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Ferrari's first rear-engined car



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Phil Hill


Ferrari 246P




Late May 1960, just ahead of the Monaco GP


And finally Ferrari caught on to the idea… Or was it that he had seen the benefits of the rear-engined single-seater concept years before but stubbornly refused to jump on the bandwagon? Up until Cooper's breakthrough win in the 1958 Argentinian GP Ferrari had been the Great Innovator, and it must have been with great pain that this superb but simple idea wasn't conceived in Italy. Ferrari's dislike of the garagiste attitude must undoubtedly date back to the period when his front-engined cars were soundly beaten by the nimble Cooperettes.

Or maybe the idea was that his superfluously powered front-engined cars would see out the remaining years of the 2.5-litre formula with just enough of an advantage. If that was the case, Ferrari must have been shocked by his cars' form in the first races of 1959. Having lost the inaugural constructors title to Vanwall, partly because of his reluctance to adapt to disc brakes, Cooper's half-expected surge to the front must have come as another bitter blow. The consolation of a dominating double victory at Reims and Tony Brooks' consummate display of brilliance at the 'Ring was obviously not enough.

Ferrari quickly leaned on the patriotism of Scuderia Centro Sud's Mimmo Dei, who had purchased a pair of Cooper chassis for his supply of Maserati engines. Some say the idea was that Dei could run a Dino V6 in one of them, with Centro Sud handing over the other for "research purposes". This never happened though.

A parallel project involved the mating of Cooper chassis with Ferrari engines under the Scuderia Castellotti banner but these were four-cylinder Squalo engines that had "Eugenio" on the cam covers. These cars raced in the 1960 Italian GP, the race boycotted by the British teams, while another car crashed during the 1961 Modena GP, with fatal consequences for driver Giulio Cabianca, tragically linking the Castellotti name to Modena once more.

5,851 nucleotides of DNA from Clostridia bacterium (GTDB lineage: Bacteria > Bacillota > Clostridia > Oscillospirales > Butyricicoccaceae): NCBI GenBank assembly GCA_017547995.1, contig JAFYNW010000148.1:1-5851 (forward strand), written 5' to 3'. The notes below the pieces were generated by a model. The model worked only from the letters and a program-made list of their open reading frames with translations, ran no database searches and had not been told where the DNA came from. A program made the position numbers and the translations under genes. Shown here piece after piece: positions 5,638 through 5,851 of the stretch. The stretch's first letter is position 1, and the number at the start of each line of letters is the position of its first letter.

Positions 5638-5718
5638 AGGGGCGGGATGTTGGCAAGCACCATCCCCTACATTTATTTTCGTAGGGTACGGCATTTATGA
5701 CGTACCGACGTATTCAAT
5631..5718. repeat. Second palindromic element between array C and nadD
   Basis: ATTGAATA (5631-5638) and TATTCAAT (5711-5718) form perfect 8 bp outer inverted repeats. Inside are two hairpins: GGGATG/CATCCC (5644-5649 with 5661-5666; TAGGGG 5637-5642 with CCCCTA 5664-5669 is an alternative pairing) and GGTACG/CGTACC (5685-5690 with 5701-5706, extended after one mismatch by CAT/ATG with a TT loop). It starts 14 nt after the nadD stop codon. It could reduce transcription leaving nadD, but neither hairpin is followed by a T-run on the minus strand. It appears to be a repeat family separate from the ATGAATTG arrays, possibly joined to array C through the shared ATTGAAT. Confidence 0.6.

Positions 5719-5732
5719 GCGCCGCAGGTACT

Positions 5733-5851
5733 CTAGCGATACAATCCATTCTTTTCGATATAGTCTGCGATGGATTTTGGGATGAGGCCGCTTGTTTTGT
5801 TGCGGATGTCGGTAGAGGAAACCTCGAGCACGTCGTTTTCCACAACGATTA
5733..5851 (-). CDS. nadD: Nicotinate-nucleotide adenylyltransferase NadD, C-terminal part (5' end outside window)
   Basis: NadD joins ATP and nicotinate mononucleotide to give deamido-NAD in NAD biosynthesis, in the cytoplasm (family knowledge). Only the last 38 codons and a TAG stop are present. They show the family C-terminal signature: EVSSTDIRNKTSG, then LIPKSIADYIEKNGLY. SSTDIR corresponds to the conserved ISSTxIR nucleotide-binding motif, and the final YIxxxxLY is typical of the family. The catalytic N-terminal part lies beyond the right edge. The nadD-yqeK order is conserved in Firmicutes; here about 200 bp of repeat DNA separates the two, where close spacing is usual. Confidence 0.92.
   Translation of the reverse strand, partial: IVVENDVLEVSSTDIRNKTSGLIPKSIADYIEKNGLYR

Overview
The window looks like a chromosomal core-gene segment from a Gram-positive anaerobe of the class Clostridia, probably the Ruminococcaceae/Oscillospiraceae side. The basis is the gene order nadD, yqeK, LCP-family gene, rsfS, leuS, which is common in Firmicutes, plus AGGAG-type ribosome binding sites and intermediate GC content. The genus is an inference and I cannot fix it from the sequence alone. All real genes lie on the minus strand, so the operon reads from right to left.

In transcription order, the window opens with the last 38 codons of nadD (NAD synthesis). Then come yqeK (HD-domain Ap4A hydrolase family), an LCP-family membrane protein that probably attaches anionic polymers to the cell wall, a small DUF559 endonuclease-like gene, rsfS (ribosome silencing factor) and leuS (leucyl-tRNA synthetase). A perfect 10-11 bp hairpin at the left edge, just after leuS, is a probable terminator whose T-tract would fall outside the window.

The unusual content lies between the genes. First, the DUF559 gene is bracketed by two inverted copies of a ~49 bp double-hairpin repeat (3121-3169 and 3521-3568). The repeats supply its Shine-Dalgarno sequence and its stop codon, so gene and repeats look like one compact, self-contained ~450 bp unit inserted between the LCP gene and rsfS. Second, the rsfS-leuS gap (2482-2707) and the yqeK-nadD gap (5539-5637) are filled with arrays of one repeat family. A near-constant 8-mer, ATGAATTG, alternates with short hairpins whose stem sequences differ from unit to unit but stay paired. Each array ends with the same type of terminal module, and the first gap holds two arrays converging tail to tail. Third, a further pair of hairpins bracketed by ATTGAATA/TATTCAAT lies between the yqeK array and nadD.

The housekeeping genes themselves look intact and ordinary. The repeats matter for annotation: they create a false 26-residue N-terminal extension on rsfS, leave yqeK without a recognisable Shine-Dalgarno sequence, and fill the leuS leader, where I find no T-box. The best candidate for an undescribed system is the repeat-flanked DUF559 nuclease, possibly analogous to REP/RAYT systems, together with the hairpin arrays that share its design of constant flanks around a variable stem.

Meanwhile, reluctantly and secretly work set in on a full Ferrari rear-engined car, which finally appeared at the start of the 1960 season. It was briefly tested at Modena by chief test driver Martino Severi and Phil Hill, who both found that too much weight was placed at the rear end, causing the front to lift under acceleration. Slightly adapted it was meant to appear at the Monaco GP, with Richie Ginther penciled in to drive. To prevent any embarrassments Ferrari cunningly spread the word that a 2.1-litre engine was fitted but anyone could hear a proper 246 Dino during practice. It actually went quite well, recording a time of 1.38.6, which equalled Phil Hill's time in the regular 246. In the race the number 34 car, although still looking a bit unwieldy, performed admirably. It retired on lap 70 but was placed 6th due to the usual Monaco attrition rate, with only four cars circulating at the flag this time.

Next stop: Zandvoort. But by the time the race came up, all the attention had been devoted to the gear problems that caused the car to retire at Monaco. These were now solved but the engine had not really been looked after. The valve rings were worn and the engine was beginning to blow oil, preventing the car to be run in the Dutch GP. So Ferrari lined up with its usual three-pronged attack of front-engined 246s and were blown into the weeds, or rather, the dune grass, by an amazing assortment of Coopers and Loti. With Ginther the fastest of the Ferraris in 12th on the grid, and Trips only outqualifying veteran Trintignant and local boy Beaufort, the red cars were truly reduced to also-rans.

Still Ferrari decided to abandon work on the 246P, and on the long term this proved to be a wise decision. The front-engined cars at least began to show some qualifying mettle again, mainly in the hands of Phil Hill, while all of the development effort was directed towards the future 1.5-litre car and engine. The basis for that engine was laid down by the Jano-designed V6 that was already used in the team's front-engined F2 cars, but Carlo Chiti made several modifications, at first retaining the 65-degree V angle but then moving on to the wide-angle (120 degrees) V that would allow for a lower body and centre of gravity.

The testbed for the new engine? A heavily revised 246P… After another test at Modena the car was rolled out for Wolfgang von Trips at the Solitude F2 race to take up the Porsches - another of the batch of cars that would automatically become F1 cars at the start of 1961. Trips won. More development and testing followed, followed by more development and testing. And while the British teams were still betting on the Inter-Continental Formula to become a success, Ferrari had all the time in the world to hone their first 1.5-litre to perfection.

A second opportunity to test the car in anger followed at the Italian GP. Once Ferrari knew they had the race to themselves, a 156 was quickly entered for Trips. Fitted with auxiliary fuel tank the German had the 1.5-litre class all to himself, outrunning the all-conquering F2 Porsche by a full 10km lap. After another appearance at the Modena GP - where Porsche got its revenge with Bonnier winning from Ginther in a front-engined F2 Ferrari and Trips in the 156, slowing down with fading brakes - the car was taken back to the shop to receive yet more modifications, including the 1961 body that became famous all over the world.

So although strike one belonged to the British teams, Ferrari got his revenge in the opening season of the 1.5-litre formula.